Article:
Leading Aircraftman Cedric Wort - National Serviceman

Cedric Wort.
Cedric Wort
Cedric Wort. Middle row, fifth from left, during training at Wilmslow.
Cedric Wort
Wing Commander Alan Christopher "Al" Deere, DSO, DFC and Bar, New Zealand ace, in July 1944. He eventually rose to the rank of Air Commodore.
IWM CH13619
De Havilland Tiger Moth G-MOTH/K2567 (similar to the one that 'Al' Deere took Cedric for a flight in ) Old Warden, Beds.,13/10/12.
Alec Wilson
Cedric Wort today.
Andy Wort

In  the early 1950’s, Caterham lad, Cedric Wort must have felt that he was on familiar ground when he heard the news that he was going to be posted to Kenley, as part of his National Service with the RAF.

As a boy during WW2, he had grown used to the dangers of living so close to the strategic targets of RAF Kenley and Caterham Barracks and witnessed the dogfights of the Battle of Britain raging overhead. On 18th August, 1940, Cedric’s Father felt that he was almost ‘face to face’ with the enemy as a Dornier streaked overhead at low-level and he caught the gunner’s eye. Cedric’s mother, a staunch Christian, was so fearful that she made a promise to God that she would give a thanksgiving party if her family made it through the war unscathed.

Cedric climbed into the three large bomb craters in Queen’s Park and was aware of the Parachute and Cable weapon that had been set up there. On the morning of 28th August, 1940, he visited the park hoping to collect shell cases and shrapnel from the crewless Heinkel that had crashed there the night before. Later in the war, the area faced a new menace – the doodlebugs.

In 1944, Cedric and his family were living in a bungalow in Chaldon. On the morning of 16th June, Cedric was the last person to leave the house, but as he set off for school, he heard the distinctive noise of a V1 overhead, which promptly ceased. Realising the implications, Cedric ran back into the house and took cover under the snooker table. Moments later, the blast sent the window crashing in. The doodlebug had exploded at the end of Heath Rd, completely obliterating the Acme Photo works which stood there at the time and causing extensive damage in the surrounding area.

Despite all this, Cedric’s and his family came through the hostilities in one piece and his grateful Mum held her thanksgiving garden party, which was attended by all the residents of the road, in 1945/6.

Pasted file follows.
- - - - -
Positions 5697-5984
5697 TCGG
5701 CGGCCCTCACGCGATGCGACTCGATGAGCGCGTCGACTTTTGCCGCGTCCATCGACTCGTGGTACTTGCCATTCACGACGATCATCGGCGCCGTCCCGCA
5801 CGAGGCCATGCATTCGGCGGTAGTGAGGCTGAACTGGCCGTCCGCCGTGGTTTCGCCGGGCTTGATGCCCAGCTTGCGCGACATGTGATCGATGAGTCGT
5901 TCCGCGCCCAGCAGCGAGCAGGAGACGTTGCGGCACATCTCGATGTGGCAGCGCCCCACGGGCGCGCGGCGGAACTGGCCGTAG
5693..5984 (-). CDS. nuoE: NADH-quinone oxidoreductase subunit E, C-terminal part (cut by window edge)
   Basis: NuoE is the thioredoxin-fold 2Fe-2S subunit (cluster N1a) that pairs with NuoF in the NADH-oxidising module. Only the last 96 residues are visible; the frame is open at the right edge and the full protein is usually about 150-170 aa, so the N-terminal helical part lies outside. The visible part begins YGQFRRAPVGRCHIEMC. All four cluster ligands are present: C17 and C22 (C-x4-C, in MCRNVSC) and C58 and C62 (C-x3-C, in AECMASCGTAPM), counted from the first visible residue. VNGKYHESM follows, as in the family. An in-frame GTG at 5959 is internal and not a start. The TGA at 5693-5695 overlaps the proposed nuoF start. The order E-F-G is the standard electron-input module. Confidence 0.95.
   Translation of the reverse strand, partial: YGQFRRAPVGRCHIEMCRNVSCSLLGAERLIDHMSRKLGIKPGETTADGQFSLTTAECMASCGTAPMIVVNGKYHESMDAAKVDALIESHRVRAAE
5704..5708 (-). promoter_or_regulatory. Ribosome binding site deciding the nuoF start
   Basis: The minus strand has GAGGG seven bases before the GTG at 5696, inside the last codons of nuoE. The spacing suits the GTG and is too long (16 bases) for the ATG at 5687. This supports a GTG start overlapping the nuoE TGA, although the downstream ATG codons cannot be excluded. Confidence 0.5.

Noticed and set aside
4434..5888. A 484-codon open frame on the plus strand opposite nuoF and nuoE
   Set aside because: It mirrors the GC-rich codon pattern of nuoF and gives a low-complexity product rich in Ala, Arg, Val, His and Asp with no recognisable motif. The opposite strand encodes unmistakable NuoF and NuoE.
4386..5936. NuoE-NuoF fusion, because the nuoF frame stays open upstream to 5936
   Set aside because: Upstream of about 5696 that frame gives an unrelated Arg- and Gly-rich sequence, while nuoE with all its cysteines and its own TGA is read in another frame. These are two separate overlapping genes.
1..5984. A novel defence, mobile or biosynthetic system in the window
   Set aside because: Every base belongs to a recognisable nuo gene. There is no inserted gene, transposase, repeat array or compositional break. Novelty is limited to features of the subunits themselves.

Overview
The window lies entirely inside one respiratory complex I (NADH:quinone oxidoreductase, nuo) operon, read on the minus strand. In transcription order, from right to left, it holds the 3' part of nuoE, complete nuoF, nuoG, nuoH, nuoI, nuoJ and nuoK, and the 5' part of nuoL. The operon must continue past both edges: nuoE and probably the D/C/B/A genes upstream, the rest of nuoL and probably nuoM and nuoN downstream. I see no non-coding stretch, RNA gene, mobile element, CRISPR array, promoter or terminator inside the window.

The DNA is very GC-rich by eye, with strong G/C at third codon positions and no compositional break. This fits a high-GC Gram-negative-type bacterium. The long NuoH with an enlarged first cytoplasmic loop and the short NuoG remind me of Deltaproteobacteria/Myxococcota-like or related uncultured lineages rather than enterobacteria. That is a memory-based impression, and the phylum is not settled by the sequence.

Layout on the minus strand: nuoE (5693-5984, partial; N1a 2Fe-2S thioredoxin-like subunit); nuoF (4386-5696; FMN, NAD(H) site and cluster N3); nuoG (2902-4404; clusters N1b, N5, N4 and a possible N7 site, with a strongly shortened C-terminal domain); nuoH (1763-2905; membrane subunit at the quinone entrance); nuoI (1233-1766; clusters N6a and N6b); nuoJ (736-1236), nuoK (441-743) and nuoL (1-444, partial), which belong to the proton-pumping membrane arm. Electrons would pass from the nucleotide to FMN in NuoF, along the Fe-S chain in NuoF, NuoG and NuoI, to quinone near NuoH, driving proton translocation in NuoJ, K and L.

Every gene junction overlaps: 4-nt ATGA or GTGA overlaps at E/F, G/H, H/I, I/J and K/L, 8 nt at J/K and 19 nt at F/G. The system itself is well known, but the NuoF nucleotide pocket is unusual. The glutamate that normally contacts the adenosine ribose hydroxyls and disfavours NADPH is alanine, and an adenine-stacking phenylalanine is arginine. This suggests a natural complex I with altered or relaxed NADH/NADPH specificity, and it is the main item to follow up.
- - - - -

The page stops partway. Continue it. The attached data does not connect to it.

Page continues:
One of Cedric’s early memories is of seeing Kenley’s Spitfires taking off in threes and then forming up into larger formations at altitude. It must have been strange for Cedric to find himself back at that same airfield, 10 years later, on guard duty, patrolling Kenley’s buildings armed only with a truncheon! 

Cedric left school at 14, and worked as an office boy for a shipping company in London. National Service had been extended from a period of 18 months to 2 years, in response to the Korean War, when Cedric was called up in 1950. His brother had served in the RAF and Fleet Air Arm  during WW2 and at his suggestion, Cedric joined the RAF.

He began his basic training at Wilmslow and was then sent to RAF Credenhill, Hereford, for clerical training because of his previous experience in office work. A posting to RAF Hendon followed, where he worked for HQ 61 Group, ATC.

When he was posted to Kenley in 1951, Cedric was able to live at home with his elderly parents and cycle to the airfield. It was his bike, however that caused a trip to the sick bay, next to Kenley’s main gates, when he cycled into a truck and had to have  a cut to his face expertly stitched by F/Lt. Hanlon.

Cedric’s place of work was an office in Flintfield House. He was working for Wing Commander Alan C. Deere, who was on the staff of No.61 Group. Cedric was doing the office work associated with the investigation of air accidents.

Wing Commander Deere DSO, DFC and Bar was one of New Zealand’s highest scoring fighter aces of WW2, with 17 victories to his credit. He was no stranger to Kenley, having been stationed there in 1942 while Commanding 602 Squadron.

Cedric considers it a privilege to have worked for Deere, saying that he was a good boss, not arrogant and straightforward to deal with. He always tried to weigh up what he wanted to say before speaking to him.

One of the other men in the office suggested that Cedric should ask W/Cdr. Deere if he would take him up for a flight.

Up to this point, Cedric had only flown once. As part of his Initial Training at Wilmslow, they had been marched to Manchester and loaded aboard an Avro Anson for an air experience flight – standing up!

It couldn’t have been more different when Cedric left his office to meet  ‘Al’ Deere out on the tarmac at Kenley. As they walked out to a waiting Tiger Moth, Cedric realised he didn’t have a parachute. Rather than returning to find another one, Deere simply handed Cedric his own and carried on to the waiting aircraft.

Cedric was astonished at the speed as they took off into the blue, rapidly leaving the airfield behind. He remembers seeing the railway line at Whyteleafe and Earlswood Lakes. As they soared over the clouds, Cedric says that it felt like ‘going off a cliff’ when the sky cleared beneath them and the ground suddenly became visible. After about 20 minutes, they landed back at Kenley and returned to the office.

In March 1952, Cedric was discharged from the RAF and returned his work in the shipping industry. He still lives in the Caterham area.

Footnote:
Many thanks to Cedric Wort for being so generous with his time and sharing his memories. Thanks also to Andy Wort for his assistance with photographs etc. 
This article was written up from notes taken during two telephone conversations on 17th and 18th November, 2020.

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